Compilation with javac would take forever no matter if there was error or not. Importing any net.xxxx package would make builds stall forever.
Java applications that use ssl to consume web services via jax-ws or use HTTP clients may check the SSL certificate of the server in runtime. In case if your certificate is self signed or Common Name of the certificate does not match the domain name you will get connection errors.
To be able to develop applications you may need to run them on dev/qa servers and then allow your Java application consume these services. To do it you will need to import their SSL certificates into your local Java keyring (the same way you add exception rules into your browser).
Terracotta is an amazing piece of software and it comes with some really cool tools and features. To enable Tomcat 6 session replication via terracotta you need to do a few things but its relatively simple lets do it.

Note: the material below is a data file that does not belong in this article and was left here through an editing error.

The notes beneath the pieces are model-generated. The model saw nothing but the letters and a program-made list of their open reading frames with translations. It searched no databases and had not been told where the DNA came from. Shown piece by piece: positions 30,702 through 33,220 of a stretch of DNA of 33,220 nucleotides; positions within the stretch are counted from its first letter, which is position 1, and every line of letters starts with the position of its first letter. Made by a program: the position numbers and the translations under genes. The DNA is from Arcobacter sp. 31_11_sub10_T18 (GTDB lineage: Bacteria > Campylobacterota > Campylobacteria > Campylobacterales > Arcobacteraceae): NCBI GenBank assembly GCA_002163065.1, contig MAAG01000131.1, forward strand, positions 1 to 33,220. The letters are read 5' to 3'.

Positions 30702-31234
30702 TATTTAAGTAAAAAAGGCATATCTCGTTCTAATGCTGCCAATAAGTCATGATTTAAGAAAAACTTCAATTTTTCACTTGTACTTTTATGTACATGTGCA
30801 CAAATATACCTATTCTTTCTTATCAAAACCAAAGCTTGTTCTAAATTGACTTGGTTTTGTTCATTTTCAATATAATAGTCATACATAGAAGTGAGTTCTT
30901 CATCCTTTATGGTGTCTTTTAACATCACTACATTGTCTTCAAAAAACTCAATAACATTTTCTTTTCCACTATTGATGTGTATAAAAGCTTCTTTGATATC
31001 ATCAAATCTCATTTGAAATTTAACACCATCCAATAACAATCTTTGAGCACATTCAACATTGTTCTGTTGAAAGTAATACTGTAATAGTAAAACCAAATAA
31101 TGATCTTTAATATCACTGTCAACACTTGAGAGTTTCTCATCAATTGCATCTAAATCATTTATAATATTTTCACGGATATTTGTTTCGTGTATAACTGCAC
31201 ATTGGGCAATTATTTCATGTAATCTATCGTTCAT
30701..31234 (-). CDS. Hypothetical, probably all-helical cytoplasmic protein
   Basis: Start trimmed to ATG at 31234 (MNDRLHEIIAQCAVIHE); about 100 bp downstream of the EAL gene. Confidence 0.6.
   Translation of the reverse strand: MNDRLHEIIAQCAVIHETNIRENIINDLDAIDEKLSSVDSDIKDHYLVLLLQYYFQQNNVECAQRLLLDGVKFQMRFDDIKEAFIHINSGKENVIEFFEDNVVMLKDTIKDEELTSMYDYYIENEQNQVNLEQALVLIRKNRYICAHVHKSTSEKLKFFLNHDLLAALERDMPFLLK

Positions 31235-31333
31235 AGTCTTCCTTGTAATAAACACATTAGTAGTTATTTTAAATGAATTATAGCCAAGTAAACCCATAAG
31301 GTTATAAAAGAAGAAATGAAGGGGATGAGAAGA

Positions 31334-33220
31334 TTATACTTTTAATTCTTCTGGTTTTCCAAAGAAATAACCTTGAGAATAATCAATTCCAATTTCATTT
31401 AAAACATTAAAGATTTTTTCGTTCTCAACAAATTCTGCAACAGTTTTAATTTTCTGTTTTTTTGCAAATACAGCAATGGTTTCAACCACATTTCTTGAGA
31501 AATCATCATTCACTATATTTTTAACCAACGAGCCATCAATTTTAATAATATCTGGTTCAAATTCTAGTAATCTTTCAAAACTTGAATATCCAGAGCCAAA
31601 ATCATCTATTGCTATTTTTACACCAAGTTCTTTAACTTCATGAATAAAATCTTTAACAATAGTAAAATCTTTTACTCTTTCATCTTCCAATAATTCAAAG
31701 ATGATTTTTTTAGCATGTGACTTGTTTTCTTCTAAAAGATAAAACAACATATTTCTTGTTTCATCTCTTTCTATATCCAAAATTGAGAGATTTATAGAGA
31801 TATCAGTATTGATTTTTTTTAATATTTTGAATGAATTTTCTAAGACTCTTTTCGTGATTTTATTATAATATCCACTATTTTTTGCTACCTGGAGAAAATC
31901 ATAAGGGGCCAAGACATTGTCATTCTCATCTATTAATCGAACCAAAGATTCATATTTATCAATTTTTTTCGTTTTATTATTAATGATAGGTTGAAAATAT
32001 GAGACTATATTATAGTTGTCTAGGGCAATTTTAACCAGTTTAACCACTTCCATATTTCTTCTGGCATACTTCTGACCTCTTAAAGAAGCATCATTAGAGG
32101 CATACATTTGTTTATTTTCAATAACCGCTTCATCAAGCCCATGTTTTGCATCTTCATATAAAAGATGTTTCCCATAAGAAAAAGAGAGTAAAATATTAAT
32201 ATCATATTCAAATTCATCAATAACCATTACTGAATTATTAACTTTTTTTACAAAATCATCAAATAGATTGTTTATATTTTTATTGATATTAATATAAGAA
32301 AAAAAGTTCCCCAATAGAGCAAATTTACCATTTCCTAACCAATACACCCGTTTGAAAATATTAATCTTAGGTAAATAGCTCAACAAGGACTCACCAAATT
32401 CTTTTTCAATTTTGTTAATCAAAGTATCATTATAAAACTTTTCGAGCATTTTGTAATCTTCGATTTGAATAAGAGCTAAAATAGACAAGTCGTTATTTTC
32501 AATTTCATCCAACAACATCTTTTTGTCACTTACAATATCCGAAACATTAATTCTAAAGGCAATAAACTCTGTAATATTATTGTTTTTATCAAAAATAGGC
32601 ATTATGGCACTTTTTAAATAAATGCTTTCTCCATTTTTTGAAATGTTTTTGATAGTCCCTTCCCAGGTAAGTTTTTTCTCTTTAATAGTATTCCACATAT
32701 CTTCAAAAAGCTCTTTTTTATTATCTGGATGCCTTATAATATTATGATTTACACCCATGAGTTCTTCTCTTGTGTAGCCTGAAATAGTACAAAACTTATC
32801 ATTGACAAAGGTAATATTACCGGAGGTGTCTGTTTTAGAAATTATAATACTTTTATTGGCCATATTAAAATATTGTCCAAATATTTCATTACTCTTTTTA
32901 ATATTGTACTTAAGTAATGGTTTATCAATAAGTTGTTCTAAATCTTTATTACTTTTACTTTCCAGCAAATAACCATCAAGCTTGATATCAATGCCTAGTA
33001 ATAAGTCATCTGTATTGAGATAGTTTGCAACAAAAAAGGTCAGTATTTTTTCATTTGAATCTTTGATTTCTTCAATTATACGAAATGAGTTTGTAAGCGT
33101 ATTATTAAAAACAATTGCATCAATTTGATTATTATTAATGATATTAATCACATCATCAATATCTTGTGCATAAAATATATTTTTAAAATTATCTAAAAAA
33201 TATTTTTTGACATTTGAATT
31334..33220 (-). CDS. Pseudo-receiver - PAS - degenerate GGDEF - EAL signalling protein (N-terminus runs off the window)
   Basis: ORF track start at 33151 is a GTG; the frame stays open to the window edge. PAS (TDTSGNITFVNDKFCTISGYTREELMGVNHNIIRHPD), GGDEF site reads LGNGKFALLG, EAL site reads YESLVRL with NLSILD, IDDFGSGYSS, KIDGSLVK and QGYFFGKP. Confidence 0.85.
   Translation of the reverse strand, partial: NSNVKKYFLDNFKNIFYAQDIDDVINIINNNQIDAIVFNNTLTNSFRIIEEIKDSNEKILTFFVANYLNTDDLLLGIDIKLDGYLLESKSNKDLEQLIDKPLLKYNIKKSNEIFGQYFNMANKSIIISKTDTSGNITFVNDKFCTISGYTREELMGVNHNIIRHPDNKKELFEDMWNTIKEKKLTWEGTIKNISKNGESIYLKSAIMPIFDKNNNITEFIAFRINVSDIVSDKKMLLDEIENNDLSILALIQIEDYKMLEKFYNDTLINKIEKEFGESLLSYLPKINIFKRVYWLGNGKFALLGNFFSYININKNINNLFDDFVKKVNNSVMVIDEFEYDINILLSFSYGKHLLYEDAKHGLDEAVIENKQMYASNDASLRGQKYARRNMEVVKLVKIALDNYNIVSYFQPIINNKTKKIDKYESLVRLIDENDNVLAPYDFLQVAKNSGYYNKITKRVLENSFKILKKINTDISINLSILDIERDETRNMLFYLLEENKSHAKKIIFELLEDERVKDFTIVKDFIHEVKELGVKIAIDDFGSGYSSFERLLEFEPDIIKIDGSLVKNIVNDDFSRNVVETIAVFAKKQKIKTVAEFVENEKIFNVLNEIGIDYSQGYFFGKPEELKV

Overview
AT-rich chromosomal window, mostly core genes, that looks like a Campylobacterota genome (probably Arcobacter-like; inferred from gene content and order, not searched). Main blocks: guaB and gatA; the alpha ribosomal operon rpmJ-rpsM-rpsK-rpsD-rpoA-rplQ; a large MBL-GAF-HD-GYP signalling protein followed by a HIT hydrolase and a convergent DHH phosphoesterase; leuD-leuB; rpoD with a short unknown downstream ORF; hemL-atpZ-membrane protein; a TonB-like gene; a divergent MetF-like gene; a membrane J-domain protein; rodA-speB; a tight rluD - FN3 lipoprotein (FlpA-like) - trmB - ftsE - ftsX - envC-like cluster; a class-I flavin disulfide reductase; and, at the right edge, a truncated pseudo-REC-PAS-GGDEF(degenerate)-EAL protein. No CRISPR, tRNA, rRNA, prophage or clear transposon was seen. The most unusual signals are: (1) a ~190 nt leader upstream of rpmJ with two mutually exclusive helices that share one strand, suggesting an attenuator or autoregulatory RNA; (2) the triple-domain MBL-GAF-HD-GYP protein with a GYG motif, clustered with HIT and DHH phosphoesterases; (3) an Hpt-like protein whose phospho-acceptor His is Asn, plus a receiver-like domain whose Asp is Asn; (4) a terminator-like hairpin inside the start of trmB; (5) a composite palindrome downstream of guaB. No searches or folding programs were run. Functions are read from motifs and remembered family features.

If you are writing a Java or grails application and want to consume https web service or download something over SSL you may need to add the certificate manually to the keystore.
If your web service does not have properly signed certificate (like self signed ones) then you have no choice. Libraries may throw exception and you wont be able to access the resources. But no fear there is an easy way to fix it and add any SSL certificate to local keystore.
Grails, Tomac and Glassfish keep on crashing during deployment or reloading of your web application with out of memory permgen space errors? Seems like you are one of the millions other developers that have this problem : -)